Ok... I gotta go to work. Happy whittlin!
HOW TO LOOSE 10LBS SANDING:
Sorry for the delay. I'm sure you've got your stick picked and the end whittled to a precise shape, and you're wondering where the next instruction is going to be. Well, Blogger was hesitant to let me post the picture. But its here now.
Ok.. so you want to sand off all those purty little knife marks. No better way I know to do it than by hand and sandpaper. I don't like to use really coarse paper so I start with 120 grit, and then move to 220 after I get rid of the whittling evidence. Wisht I could do away with sanding because its tedious and makes me sweat buckets.. but I'm not aware of a better method. I've tried power sanding but you just cant get the smooth curves you need.
Ok so you sand and sand and sand and you end up with what you see above for the first couple inches. I don't bother with the rest of the hook right now cause if I screw up the hook there's no point in having a finished handle, eh?.
You didn't loose 10 lbs? Me either. So I exaggerated.
Next up, the exciting part! Sawing the notch! Stay tuned for this thrilling adventure!
NOTCH SAWING OR OOOPS I NEED ANOTHER STICK
And now we get down to the nittus grittus, the defining moment. If you do this one wrong, you'll be an embarassment to your whole family and they'll be wearing sacks on their heads to hide their shame.
Ok with such a upbeat peptalk... lets cut the notch. Use that brand new saw you just bought... the one with teeeny teeth. Teeneyer the better.
Check the shape of the stick to see where you want the notch in relation to the rest of the handle. Picture where the grip needs to go. Hold the stick as you will when its a hook. Rotate it in your hand till you find where your hand feels the most comfortable, then spot where the notch HAS to be. In sum..its good to use the natural curvature of the stick rather than try to hack out an un-natural shape after you've cut the notch and cast the die.
Cut the notch at an angle that appeals to you. Don't make it too shallow or it might break. Don't make it too steep or it won't hook yarn. Make it just right. Or for those who insist on being anal, use a protractor and make the notch 42.5 degrees +- .00037 minutes up from a horizontal plane.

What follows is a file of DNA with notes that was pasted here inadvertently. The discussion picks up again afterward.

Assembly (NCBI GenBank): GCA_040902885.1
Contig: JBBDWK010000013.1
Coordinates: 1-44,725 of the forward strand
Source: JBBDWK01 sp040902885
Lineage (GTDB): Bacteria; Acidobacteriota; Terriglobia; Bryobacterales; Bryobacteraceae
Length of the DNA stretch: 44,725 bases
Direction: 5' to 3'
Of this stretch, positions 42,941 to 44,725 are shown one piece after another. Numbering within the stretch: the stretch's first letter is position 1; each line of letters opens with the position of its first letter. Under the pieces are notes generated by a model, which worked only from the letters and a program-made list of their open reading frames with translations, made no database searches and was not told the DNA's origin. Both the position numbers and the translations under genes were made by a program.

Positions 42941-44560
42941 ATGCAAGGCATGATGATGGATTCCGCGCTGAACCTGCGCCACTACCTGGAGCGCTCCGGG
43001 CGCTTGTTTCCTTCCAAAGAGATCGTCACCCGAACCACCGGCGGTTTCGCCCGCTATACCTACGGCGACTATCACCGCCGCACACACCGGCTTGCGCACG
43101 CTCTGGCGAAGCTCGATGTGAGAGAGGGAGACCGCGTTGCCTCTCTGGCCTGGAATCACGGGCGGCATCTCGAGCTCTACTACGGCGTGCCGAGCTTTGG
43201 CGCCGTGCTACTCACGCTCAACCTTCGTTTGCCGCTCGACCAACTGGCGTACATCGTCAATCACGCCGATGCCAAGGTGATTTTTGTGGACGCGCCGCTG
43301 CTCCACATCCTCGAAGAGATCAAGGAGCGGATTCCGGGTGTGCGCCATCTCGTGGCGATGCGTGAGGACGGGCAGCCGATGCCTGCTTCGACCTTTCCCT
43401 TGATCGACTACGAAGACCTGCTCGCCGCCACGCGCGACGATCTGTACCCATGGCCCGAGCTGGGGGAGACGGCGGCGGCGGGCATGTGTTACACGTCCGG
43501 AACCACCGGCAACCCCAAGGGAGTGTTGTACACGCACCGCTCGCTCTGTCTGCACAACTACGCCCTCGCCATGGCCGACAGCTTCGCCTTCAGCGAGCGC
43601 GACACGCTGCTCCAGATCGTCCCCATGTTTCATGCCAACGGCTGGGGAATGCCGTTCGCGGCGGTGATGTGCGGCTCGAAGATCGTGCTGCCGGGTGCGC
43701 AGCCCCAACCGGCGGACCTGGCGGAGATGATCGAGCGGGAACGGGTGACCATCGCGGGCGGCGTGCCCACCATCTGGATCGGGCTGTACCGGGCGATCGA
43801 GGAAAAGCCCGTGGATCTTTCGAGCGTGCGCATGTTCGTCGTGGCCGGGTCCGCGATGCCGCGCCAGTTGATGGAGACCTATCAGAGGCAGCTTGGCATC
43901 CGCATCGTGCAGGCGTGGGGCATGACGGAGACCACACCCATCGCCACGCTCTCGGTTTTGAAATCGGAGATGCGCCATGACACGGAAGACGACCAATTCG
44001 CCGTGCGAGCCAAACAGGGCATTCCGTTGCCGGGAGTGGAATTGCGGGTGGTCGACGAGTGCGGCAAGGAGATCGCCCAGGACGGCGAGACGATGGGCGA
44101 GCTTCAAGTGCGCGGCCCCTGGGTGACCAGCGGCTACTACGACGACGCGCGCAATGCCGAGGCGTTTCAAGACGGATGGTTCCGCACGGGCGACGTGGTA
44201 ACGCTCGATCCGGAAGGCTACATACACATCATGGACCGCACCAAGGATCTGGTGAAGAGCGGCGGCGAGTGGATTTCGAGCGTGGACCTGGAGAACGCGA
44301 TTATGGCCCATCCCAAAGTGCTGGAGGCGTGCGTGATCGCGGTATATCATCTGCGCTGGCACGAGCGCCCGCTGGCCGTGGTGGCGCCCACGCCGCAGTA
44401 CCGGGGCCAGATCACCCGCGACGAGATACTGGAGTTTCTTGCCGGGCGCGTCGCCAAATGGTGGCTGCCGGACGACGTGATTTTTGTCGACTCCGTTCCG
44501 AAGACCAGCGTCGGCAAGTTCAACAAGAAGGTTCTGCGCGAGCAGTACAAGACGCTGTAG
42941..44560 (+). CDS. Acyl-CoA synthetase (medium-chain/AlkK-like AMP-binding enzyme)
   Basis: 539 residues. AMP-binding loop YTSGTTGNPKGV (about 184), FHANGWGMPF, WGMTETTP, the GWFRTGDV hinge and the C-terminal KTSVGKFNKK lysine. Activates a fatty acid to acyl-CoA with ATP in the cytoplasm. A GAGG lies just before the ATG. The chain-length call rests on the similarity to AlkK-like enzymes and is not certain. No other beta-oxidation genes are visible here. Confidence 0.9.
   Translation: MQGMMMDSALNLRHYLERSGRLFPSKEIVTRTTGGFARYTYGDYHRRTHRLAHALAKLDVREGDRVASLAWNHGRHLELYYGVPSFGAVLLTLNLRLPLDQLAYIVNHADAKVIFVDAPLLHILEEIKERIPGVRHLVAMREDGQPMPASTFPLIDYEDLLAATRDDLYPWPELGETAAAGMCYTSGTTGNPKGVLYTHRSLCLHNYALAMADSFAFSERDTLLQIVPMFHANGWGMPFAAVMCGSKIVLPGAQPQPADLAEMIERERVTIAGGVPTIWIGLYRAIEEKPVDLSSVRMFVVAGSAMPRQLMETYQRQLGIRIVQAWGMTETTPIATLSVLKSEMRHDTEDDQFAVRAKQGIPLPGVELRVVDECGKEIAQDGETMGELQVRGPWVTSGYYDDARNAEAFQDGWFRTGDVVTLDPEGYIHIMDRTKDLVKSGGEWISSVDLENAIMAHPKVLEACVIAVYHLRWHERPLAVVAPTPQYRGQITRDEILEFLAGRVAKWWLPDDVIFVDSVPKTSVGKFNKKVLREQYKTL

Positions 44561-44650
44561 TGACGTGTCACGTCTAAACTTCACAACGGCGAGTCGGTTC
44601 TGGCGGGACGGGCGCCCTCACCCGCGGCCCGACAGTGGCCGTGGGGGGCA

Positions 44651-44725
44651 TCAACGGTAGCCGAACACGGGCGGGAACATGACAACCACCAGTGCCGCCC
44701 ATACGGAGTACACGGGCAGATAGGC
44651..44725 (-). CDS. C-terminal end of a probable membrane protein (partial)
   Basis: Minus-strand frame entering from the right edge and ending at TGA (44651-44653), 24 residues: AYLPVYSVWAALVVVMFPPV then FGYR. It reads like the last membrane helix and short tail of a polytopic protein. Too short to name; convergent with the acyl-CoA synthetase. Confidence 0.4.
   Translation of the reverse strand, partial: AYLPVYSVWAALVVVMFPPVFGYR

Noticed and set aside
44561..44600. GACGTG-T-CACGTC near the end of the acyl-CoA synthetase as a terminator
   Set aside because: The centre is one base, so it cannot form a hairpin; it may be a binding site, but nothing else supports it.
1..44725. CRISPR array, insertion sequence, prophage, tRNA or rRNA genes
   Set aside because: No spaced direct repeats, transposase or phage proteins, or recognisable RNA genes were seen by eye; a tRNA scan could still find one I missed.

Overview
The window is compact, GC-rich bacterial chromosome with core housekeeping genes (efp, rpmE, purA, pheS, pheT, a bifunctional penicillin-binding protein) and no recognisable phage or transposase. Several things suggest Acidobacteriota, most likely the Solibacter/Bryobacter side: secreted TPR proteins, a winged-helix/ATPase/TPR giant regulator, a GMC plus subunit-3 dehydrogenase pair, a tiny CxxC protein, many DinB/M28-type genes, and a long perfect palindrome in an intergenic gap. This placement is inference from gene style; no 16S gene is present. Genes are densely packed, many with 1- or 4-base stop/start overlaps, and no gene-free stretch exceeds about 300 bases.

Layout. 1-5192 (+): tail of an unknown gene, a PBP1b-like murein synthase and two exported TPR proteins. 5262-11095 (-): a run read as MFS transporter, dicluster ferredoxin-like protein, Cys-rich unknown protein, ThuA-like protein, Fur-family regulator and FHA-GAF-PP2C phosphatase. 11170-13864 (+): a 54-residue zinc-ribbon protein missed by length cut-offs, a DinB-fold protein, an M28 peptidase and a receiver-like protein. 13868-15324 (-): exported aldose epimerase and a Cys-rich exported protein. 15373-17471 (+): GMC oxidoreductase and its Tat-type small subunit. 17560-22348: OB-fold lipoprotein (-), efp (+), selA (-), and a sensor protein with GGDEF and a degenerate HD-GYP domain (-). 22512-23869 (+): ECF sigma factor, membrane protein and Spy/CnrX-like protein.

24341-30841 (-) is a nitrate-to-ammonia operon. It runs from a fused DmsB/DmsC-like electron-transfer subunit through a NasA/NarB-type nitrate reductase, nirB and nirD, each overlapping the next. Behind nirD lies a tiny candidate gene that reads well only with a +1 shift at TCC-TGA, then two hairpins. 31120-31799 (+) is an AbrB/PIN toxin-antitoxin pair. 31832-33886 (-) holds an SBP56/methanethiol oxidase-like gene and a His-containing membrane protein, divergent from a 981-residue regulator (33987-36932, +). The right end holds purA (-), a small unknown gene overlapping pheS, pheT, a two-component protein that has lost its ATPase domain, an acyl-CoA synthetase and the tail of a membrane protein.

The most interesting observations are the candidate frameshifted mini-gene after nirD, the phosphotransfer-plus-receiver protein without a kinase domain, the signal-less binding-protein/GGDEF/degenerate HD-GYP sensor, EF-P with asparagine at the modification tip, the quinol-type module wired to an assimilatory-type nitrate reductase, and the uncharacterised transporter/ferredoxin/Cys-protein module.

And the depth of the cut counts too. Too deep and the hook head's in danger of being easily broken off, too shallow and it won't grab yarn. So I suggest going roughly halfway through the thickness of the hook. Once again for you precision freaks.. measure the hook diameter, divide by half, and stick a piece of tape on your saw exactly that distance from the teeth. When you've completed the cut, remove the tape, wash and wax your saw, wrap it in a lightly oiled cloth and put it back in your saw holder and go iron your underwear.
Now for the rest of us, and while those other folks are ironing... Go get another box of Band Aids.... MORE WHITTLING COMING UP
See you later.... Right now I have to go get a new supply of head sacks for the family.
Just to show you I'm all thumbs and that I finally figured out how to use the timer on my camera. Actually i'd have posted this one sooner, but i had to go get my nails done first. (That was one of those burly logger jokes you know...really. Actually I do my own nails..... with a tar-ahrn n 50 grit)
Ok nuff bragging. The steps i'm starting here are best done with your knife gripped as shown and with the thumb of your hook holding hand helping push the knife toward that slit you just cut with your shiny new saw.